Romney’s Huge Win

Eight votes don’t mean much, but even had Mitt Romney lost out to Rick Santorum, he would still have emerged as the big winner last night. He didn’t lock up the nomination, but he acquired a key strategic advantage.

To beat Romney, you’ve got to get him one-on-one and win all the non-Romney votes out there. (They aren’t really anti-Romney, but they sure would prefer someone who had never been pro-choice and was not a Mormon.) Had Santorum not surged in Iowa, Newt would now have Mitt one-on-one and could have done some serious damage.

But now, Santorum and Gingrich are about to split the same vote.

After all, these two candidates are very similar. Except for the obvious differences in age, they have virtually identical views on everything. Santorum has less baggage but also isn’t as good as Gingrich in debate. Gingrich has a lot of negatives to carry around, but he has two debates a week coming up in January, and debates are his strength.

Looking forward, Romney must and will win New Hampshire. No candidate comes out of Iowa with the momentum to defeat him in what is almost a home-state primary for the former Massachusetts governor. Then the show moves to South Carolina, a pitfall for Romney. But if Santorum remains strong, Gingrich and he will split the vote and give Romney a chance at a third-in-a-row victory, which could lead to a sweep of the table.

Gingrich went after Romney last night in his speech. But that’s the wrong strategy. Santorum, not Romney, is his big problem. He’s got to take Santorum out before he can qualify for a run at Mitt Romney.

There are two other factors that make Jan. 2 a date to celebrate for Romney:

First, it’s very important to look like a winner in these caucuses and primaries this year. Republicans are so focused on beating Obama that being a winner is its own credential, and being a loser its own disqualification. Gingrich looks like a loser coming out of Iowa, and Romney, after a series of defeats in 2008, looks, at last, like a winner.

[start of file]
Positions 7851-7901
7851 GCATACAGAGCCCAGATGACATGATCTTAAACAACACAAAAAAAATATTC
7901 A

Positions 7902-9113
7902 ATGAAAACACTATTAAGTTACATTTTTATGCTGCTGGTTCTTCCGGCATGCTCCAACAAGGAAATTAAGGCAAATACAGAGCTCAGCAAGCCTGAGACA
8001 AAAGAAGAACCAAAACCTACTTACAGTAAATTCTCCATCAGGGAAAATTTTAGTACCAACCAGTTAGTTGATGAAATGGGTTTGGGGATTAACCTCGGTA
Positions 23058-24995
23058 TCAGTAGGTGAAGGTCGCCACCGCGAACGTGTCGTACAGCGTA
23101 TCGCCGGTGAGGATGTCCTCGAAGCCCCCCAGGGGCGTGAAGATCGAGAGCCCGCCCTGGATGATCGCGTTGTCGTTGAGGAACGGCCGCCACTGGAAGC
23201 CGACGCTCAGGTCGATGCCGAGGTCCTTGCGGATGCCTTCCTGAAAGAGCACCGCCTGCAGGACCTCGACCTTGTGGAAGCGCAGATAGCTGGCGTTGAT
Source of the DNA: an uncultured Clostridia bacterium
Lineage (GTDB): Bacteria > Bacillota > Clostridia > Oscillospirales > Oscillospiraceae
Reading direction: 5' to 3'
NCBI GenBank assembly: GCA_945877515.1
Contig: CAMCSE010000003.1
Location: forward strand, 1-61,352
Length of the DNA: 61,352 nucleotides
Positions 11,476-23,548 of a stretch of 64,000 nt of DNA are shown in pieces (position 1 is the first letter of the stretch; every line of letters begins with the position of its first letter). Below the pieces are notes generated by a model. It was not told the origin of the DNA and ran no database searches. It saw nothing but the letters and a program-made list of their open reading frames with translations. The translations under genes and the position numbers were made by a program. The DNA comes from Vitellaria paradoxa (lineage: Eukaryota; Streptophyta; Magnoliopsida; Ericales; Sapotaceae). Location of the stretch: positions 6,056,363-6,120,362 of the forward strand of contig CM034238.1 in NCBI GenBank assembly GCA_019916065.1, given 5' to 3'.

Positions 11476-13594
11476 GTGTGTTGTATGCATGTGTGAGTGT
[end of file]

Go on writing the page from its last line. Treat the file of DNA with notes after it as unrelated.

Romney knocked Rick Perry out of the race. Political pros realized early on that there were only three candidates who might be president: Romney, Gingrich, and Perry. Now there are only two left.

The conventional wisdom is that Santorum surged in Iowa because of his hard work there. His tenacity in visiting all 99 counties had little to do with his strong finish. Nor did he win because he embraced a key issue (like 9-9-9 was for Cain) or because he did well in a debate (as Gingrich did) or that he had a lot of money (like Perry) or that he had a demographic appeal (like Bachmann). The fact is that he finished a strong and close second because he was the last survivor among the alternatives to Romney. The voters tried Bachmann, Perry, Cain, Gingrich, and Ron Paul (in order) and found each wanting. So Santorum was the one who was left. His surge in Iowa gives him momentum, but he’d better fill it in with substance if he wants to last.

Gingrich can still beat Romney. This race is not over. Gingrich will rise again in South Carolina. But how far and how fast he rises depends on one central question: Can he be so demonstrably superior to Santorum in the debates that Santorum fades, leaving Gingrich to face Romney one-on-one?

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